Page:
Anssi Savisalo, Director, Sitowise looks at the fundamental challenges ahead of the 5G roll-out and calls for operators and municipalities to work hand-in-hand
5G is not just another G on the mobile technology evolution path. It is the fundamental platform for the fourth industrial revolution and will become an integral part of societies and civil infrastructures, just like roads, energy and transportation.
5G opens the era of virtual, purpose-made micro networks or slices, which organically adapt to varying customer and application needs in real-time and on-demand. For network operators, 5G will become the ultimate platform for true business innovation and new revenue streams.
So, what makes 5G different and why does it become a paradigm shift, not just a rollout of another G?
A key challenge for operators is that 5G requires a completely different approach to designing networks, managing and measuring them and assuring the quality of service they deliver. Network planning, implementation and maintenance evolves from isolated to integrated, from vertically oriented to horizontally collaborative and from technology-driven to service-driven platform solutions.
As 5G becomes an integral component of civil infrastructure and a key digital society enabler rather than an isolated operator driven service production platform, 5G requires a completely different approach to operators’ operational model and life-cycle thinking, starting from network planning and site acquisition.
Today networks are deployed into data centers, small managed regional hub containers and in various types of cellular sites like towers, rooftops, basements and maintenance rooms, all of which are isolated “territories” controlled and owned (or leased) by the operators.
Tomorrow, network units will be found anywhere, there will be more of them and they will be small. Cell sites and core network nodes will be seamlessly integrated into surrounding infrastructure; they will be “hidden” into light poles, bus stops and billboards. Cities, municipalities and utilities with planning and investment cycles spanning decades are going to be in charge of this “site” infrastructure.
These countless, small, ubiquitous sites will of course require high bandwidth backhaul (often fiber) and stable energy supplies hidden within the infrastructure. They will be shared with other private and public stakeholders with different planning and investment cycles. From that perspective, operators will find network and capacity planning truly challenging.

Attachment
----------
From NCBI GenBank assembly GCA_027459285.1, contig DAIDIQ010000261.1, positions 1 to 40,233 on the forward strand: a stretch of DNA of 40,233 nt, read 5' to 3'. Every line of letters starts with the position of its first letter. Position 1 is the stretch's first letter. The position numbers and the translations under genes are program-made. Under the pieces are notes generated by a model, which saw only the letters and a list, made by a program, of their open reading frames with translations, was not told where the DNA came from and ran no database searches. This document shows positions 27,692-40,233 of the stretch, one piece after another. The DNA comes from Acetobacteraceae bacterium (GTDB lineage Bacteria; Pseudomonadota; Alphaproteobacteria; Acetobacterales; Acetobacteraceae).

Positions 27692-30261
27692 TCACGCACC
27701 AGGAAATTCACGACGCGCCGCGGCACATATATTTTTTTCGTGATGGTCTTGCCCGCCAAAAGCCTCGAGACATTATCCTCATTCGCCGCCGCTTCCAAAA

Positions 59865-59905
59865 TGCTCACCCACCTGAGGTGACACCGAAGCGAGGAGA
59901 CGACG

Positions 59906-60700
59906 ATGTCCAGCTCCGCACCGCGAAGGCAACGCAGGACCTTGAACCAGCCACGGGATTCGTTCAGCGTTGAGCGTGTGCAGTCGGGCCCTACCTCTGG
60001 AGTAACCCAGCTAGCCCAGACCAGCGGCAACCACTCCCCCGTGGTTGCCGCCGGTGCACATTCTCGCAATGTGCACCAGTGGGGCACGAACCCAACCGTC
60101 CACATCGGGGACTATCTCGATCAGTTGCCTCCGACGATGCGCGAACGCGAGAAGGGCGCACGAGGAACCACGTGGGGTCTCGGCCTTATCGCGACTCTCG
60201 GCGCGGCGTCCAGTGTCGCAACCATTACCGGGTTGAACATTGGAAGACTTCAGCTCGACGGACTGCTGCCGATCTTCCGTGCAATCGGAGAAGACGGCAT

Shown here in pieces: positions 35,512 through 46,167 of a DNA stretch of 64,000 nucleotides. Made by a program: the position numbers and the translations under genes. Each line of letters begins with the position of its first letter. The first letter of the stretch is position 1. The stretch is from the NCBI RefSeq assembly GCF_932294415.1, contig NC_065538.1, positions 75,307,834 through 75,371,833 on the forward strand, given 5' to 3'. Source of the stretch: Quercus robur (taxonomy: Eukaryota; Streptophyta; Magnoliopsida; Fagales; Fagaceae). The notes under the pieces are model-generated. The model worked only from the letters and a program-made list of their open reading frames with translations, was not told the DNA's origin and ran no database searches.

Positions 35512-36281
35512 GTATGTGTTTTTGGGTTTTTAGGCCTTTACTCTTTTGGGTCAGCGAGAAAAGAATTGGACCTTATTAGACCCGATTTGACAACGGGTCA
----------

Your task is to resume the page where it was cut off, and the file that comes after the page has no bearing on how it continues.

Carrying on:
Today, network and capacity planning and site acquisition are solely operator driven processes based on their own business parameters such as ARPU demographics, population density and historic consumption patterns.
In the 5G era, the conventional operator business parameters are complemented with long term civil and public development plans, routes for self-driving buses, set in different evolving urban areas with mixed functions such as industry, manufacturing, residential and cultural areas, all with their diversity of stakeholders.
These public development plans have to be made from a very long perspective. If a city plans to switch 100,000 street lights to LED bulbs in 2020, the next time those poles are upgraded might be in 30 years time. So, if operators want to equip those light poles with a backhaul fiber, suitable energy supplies and safe housing for the network nodes, an open and interactive collaboration with cities, municipalities, utilities and other stake holders is needed early on.
When different stake holders with very different backgrounds and objectives share the same 5G planning arena, it is clear that a digital collaboration platform is needed to support the dialog and planning process between the operators, cities, utilities and more.
The platform should provide contributors that do not necessarily have a Master’s degree in cellular technology, an easy, non-techy way to model what kind of 5G services are needed and where. Different contributors should be able to visualize 5G services with easy drag-and-drop functions in a 3D Virtual Reality space that simulate an actual urban environment. An open and collaborative platform would keep the planning process interactive and all participants up to date.
If operators are to capture the full potential of the 5G promise, the 5G paradigm shift must begin right from the outset of their operational model, network planning. The 5G era must become a seamless and open joint effort between the operators themselves, and with municipalities and cities and other similar stakeholders in society.